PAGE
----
Not Catching Any Fish? (These 9 Simple Tricks Will Help You)


not catching any fish

Not catching anything when you are out fishing can be extremely frustrating. To go fishing is really exciting, but if there aren’t any bites, it’s really only half the fun. There are many different factors that influence the outcome of any fishing trip.

Follow these 9 simple tricks and maximize the chances of catching during your next fishing trip.

1. Try out Many Different Lures

not catching any fish

Fish often prefer specific sizes, colors or shapes of lures. These preferences do however change, depending on the time of day, the color of the water, the temperature of the water, the weather, etc.

You can significantly up your chances if you bring different types of lures with you. Simply fill your tackle box with both jigs, poppers, spoons, spinners, wobblers and crankbaits, jitterbugs…you get the idea. The more variety you can present, the higher the chance that you actually choose the one lure that works right here and now.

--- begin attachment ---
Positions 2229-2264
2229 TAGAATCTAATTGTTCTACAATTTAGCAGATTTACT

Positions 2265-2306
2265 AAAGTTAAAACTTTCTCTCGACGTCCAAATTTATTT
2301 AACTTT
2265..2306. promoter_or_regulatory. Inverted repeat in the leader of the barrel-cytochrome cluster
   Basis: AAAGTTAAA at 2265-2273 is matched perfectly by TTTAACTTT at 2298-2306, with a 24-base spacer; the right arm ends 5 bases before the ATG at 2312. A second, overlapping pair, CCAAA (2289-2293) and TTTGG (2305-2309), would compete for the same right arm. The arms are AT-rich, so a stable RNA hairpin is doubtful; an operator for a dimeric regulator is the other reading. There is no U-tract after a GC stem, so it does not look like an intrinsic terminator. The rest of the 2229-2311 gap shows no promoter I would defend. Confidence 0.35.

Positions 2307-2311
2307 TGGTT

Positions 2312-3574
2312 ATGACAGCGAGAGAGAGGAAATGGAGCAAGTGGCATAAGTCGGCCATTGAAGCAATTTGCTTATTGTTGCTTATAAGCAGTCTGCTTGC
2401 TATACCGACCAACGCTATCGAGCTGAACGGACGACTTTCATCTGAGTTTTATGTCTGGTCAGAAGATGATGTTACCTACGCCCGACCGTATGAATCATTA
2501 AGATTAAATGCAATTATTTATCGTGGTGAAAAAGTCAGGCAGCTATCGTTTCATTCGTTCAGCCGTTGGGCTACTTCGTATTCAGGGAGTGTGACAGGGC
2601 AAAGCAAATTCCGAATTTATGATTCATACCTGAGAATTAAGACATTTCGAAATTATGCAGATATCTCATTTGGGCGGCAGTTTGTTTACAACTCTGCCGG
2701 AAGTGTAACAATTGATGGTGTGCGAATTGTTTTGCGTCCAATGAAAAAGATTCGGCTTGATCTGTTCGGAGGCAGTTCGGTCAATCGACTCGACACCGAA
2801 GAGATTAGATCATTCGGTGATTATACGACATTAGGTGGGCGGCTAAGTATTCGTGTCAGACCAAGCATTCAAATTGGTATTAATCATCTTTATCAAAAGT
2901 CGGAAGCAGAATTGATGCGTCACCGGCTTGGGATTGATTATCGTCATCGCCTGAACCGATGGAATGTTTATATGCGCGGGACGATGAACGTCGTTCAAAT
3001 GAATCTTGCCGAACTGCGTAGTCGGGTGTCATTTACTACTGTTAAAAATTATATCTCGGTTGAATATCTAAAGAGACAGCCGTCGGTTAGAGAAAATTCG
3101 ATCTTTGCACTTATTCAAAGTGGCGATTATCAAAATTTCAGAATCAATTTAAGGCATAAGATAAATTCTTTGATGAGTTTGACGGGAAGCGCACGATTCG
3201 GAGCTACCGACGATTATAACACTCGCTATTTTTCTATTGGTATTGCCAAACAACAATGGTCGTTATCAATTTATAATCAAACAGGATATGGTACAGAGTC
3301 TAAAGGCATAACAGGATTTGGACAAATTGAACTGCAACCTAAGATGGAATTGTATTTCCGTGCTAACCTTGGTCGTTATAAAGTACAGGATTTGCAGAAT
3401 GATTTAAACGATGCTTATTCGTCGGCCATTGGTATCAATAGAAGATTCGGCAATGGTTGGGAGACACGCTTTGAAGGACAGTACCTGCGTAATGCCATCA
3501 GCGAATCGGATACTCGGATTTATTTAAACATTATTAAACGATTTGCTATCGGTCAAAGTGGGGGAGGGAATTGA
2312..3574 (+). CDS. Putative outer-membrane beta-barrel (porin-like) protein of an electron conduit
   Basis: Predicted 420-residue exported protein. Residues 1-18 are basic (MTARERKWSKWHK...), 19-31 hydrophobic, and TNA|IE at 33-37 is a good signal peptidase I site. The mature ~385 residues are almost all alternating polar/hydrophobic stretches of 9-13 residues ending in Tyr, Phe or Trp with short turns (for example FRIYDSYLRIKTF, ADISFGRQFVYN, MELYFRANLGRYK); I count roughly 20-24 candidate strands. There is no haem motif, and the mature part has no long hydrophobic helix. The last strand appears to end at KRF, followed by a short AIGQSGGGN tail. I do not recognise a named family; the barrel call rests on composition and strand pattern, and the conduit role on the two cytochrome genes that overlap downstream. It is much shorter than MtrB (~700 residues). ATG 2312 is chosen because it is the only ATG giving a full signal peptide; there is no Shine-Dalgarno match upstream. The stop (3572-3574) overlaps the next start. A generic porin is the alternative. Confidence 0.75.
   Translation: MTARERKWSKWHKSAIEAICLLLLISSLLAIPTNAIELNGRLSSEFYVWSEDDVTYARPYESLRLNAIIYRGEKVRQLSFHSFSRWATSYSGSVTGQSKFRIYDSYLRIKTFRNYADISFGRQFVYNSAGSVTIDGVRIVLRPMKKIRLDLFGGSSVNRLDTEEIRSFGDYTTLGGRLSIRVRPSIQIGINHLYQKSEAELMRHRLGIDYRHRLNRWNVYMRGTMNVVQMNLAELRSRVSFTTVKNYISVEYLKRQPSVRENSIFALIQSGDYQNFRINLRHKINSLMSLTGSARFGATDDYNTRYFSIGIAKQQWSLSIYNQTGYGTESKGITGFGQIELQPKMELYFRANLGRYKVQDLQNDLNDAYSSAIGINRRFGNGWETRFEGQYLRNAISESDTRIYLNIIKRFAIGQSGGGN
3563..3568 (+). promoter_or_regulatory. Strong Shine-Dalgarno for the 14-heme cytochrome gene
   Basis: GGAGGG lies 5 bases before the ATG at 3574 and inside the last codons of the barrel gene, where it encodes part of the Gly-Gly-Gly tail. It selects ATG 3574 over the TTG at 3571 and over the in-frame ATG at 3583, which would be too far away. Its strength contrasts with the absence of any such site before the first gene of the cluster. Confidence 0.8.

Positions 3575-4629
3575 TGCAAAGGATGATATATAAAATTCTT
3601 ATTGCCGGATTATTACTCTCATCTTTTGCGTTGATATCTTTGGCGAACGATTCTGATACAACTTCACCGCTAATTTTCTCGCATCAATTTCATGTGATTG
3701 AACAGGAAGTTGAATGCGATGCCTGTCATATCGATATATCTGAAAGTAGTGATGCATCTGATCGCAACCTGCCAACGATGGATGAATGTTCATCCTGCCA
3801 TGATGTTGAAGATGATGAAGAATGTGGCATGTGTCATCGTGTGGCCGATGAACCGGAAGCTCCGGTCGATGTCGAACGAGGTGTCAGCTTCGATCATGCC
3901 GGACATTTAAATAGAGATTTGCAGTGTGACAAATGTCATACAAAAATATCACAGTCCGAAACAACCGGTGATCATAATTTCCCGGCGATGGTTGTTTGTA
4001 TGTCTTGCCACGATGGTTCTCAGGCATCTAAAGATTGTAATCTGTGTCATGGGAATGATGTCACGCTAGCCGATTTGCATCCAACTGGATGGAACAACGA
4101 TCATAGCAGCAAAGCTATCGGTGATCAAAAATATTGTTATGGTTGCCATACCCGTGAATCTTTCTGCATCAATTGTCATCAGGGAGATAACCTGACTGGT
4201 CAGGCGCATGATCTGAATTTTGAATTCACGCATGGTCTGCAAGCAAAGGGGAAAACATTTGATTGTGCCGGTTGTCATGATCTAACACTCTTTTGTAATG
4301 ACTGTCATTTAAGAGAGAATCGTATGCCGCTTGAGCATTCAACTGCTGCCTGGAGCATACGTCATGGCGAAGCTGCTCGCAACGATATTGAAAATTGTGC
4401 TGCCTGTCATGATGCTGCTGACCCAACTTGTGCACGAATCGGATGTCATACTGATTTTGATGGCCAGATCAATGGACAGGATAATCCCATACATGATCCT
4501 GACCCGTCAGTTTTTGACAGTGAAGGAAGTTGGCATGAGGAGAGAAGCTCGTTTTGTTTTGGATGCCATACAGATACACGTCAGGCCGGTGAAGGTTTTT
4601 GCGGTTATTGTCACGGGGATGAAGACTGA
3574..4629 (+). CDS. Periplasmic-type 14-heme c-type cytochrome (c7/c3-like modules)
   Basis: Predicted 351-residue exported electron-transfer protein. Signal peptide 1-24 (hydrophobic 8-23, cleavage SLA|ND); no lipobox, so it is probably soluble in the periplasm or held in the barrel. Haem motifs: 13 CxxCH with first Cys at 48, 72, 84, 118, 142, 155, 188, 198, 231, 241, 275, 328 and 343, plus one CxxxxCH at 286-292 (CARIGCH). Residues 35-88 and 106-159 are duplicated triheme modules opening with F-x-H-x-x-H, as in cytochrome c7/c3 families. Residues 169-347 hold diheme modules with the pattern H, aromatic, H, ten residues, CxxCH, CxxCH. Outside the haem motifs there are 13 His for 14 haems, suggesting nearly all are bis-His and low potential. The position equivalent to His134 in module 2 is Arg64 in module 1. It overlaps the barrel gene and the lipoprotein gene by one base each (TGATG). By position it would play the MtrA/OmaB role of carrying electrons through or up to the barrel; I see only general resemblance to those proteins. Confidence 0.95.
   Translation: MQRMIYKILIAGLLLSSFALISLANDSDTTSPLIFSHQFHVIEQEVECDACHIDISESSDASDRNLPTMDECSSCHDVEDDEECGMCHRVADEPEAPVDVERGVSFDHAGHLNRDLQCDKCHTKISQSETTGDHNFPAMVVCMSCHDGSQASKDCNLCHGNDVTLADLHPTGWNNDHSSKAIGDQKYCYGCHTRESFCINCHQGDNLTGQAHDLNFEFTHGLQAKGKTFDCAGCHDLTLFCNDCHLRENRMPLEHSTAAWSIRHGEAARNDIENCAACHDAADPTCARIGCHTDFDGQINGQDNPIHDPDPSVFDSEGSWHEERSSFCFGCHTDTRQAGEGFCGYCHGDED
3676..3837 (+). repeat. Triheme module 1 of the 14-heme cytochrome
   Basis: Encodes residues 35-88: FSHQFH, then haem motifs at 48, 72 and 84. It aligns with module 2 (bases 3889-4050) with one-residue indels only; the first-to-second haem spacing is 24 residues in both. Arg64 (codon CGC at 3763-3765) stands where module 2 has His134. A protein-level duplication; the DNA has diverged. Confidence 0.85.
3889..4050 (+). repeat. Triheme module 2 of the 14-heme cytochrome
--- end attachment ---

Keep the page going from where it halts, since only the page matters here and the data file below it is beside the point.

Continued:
2. Have Several Types of Bait with You

Same goes for feeder fishing; if you have a whole buffet that you can offer the fish, the chances are good that they will at least bite on one of the baits you are offering.

If corn or bread won’t work, try live baits, such as maggots or worms. If protein isn’t the answer, try fake baits that you can dip into a totally different kind of aroma. Ot try a combination of motionless and live bait: shrimps or small dead bait fish can do wonders on days when the fish just do not seem to take anything else.

Insider tip: Try pre-baiting or chumming your fishing spot

Pre-baiting or chumming can attract the fish to your fishing spot, rather than you having to find them. For pre-baiting, use groundbait (a simple mix of breadcrumbs, oatmeal and water can do the trick) and throw out a couple of balls around the spot you want to fish. For chumming, bring a few deliciously smelling dead bait fish, chop them up and scatter them over your targeted fishing spot.

3. Don’t Fish When It’s Too Warm or Too Cold

Just think of yourself, do you feel for eating when it’s baking hot outside or when it’s ice-cold? Fish are very similar to us in that regard!